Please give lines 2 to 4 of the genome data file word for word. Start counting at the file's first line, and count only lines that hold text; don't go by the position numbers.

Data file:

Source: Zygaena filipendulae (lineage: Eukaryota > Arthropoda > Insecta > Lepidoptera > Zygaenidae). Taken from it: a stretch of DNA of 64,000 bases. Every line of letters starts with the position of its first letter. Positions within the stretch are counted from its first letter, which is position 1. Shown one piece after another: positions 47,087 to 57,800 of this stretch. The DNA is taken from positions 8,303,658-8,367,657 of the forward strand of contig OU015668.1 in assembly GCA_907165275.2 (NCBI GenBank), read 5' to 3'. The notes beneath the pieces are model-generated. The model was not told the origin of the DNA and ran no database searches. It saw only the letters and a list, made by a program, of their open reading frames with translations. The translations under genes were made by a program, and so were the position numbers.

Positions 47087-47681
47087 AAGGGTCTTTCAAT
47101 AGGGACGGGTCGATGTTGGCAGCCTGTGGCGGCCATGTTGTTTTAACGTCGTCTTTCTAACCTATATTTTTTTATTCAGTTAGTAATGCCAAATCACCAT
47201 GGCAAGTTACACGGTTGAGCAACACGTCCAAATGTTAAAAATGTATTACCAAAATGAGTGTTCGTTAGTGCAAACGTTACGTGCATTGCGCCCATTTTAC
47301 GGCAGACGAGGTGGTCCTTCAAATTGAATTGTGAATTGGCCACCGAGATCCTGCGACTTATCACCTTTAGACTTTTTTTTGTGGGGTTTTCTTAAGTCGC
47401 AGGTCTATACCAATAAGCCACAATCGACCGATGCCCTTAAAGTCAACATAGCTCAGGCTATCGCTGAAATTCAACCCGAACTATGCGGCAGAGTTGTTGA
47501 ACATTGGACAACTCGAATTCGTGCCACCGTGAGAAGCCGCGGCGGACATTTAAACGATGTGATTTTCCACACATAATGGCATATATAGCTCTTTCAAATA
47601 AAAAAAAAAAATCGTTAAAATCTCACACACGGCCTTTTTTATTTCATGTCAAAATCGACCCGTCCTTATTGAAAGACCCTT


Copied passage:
Positions 47087-47681
47087 AAGGGTCTTTCAAT
47101 AGGGACGGGTCGATGTTGGCAGCCTGTGGCGGCCATGTTGTTTTAACGTCGTCTTTCTAACCTATATTTTTTTATTCAGTTAGTAATGCCAAATCACCAT